MOSUL (Iraq) • For its residents, Mosul will never be the same again after Islamic State in Iraq and Syria (ISIS) militants blew up the leaning minaret and adjacent mosque that had graced the city for nearly 850 years, a historic landmark from where the terror group's leader declared a caliphate spanning parts of Iraq and Syria in 2014.
"When I looked out of the window and saw the minaret was no longer there, I felt a part of me had died," said Mr Ahmed Saied, a 54-year-old Iraqi schoolteacher.
ISIS leader Abu Bakr al-Baghdadi's black flag had been flying on the 45m-tall minaret since June 2014, after ISIS fighters surged across Iraq, seizing vast swathes of territory.
The insurgents chose to blow up the al-Nuri mosque along with its famous minaret - affectionately called al-Hadba (the hunchback) - on Wednesday rather than see the flag taken down by United States-backed Iraqi forces battling through the maze of narrow alleys and streets of the Old City, the last district still under control of ISIS in Mosul.
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The media office for Iraq's military distributed a picture taken from the air that showed the mosque and minaret largely reduced to rubble. A video on social media showed the minaret collapsing vertically, throwing up a pall of sand and dust.
The mosque, built in 1172, was destroyed as Iraq's elite Counter-Terrorism Service fought its way to within 50m of it, according to an Iraqi military statement. An Iraqi military spokesman gave the timing of the explosion as 9.35pm.
"Blowing up the al-Hadba minaret and the al-Nuri mosque amounts to an official acknowledgement of defeat," Iraqi Prime Minister Haider al-Abadi said yesterday on his website.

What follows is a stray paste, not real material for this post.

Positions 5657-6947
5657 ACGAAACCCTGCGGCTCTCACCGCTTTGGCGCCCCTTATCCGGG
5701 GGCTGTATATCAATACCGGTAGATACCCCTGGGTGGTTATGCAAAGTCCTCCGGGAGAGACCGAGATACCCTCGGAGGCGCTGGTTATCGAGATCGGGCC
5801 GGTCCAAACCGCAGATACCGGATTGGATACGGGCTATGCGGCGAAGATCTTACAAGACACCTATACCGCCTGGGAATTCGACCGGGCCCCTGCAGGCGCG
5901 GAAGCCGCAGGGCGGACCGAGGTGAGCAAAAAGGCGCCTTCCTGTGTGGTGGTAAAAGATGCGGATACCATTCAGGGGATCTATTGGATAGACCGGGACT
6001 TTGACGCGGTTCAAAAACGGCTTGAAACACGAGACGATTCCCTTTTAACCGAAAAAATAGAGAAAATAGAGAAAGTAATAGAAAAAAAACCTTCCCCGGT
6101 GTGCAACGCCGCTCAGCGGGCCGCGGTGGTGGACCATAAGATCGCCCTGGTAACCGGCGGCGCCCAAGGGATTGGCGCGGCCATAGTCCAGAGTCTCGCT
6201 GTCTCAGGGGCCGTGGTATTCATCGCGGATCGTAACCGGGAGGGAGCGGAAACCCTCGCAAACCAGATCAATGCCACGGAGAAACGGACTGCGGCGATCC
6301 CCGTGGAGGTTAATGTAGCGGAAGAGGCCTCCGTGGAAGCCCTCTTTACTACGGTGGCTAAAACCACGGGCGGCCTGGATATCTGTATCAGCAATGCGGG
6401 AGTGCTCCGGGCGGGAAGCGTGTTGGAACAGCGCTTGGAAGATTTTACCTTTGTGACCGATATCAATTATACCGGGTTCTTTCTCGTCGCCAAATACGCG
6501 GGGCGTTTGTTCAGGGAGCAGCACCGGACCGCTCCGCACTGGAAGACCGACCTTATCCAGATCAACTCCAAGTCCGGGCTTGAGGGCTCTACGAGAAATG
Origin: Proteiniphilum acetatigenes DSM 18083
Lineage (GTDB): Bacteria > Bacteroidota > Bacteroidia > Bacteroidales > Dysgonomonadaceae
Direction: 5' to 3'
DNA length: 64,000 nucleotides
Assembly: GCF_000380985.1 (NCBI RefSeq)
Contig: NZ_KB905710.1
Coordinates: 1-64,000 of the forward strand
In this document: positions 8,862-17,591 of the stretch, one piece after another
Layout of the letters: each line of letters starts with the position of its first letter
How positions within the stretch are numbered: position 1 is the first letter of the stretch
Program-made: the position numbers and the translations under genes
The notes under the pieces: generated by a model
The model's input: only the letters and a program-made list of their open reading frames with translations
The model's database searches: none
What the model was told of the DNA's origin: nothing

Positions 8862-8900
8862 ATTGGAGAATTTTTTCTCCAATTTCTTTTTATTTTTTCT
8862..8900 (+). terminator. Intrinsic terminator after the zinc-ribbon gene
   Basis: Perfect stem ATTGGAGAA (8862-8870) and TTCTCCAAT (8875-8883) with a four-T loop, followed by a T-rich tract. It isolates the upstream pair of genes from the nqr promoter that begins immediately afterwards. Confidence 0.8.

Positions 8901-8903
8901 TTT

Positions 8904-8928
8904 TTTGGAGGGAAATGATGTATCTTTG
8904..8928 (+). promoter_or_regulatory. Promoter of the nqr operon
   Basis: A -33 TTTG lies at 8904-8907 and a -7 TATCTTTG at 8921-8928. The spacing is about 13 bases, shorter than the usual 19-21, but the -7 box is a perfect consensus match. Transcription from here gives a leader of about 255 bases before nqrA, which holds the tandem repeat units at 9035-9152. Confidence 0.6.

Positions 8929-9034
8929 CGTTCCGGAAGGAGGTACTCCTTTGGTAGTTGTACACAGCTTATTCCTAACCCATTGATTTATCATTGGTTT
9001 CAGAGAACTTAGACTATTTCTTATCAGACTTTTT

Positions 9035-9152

The fall of Mosul would, in effect, mark the end of the Iraqi half of the "caliphate", though ISIS would still hold territory west and south of the city.
US-backed militias are closing in on ISIS' Syrian stronghold of Raqqa. Baghdadi has left the fighting in Mosul to local commanders and is believed to be hiding in the border area between Iraq and Syria, according to US and Iraqi military sources.
For residents of Mosul and those who care about Iraq's history, the destruction was yet another painful loss, after so many years of ISIS violently erasing a region's history.
"In the early morning, I climbed up to my house roof and was stunned to see the Hadba minaret had gone," said day-labourer Nashwan, who lives in the Khazraj neighbourhood near the mosque.
"I broke into tears. I felt I had lost a son of mine."
But 38-year-old Yasser Ali said: "Although it was Mosul's symbol and icon, there are people who have been killed. They are much more precious than the minaret."
REUTERS, AGENCE FRANCE-PRESSE, NYTIMES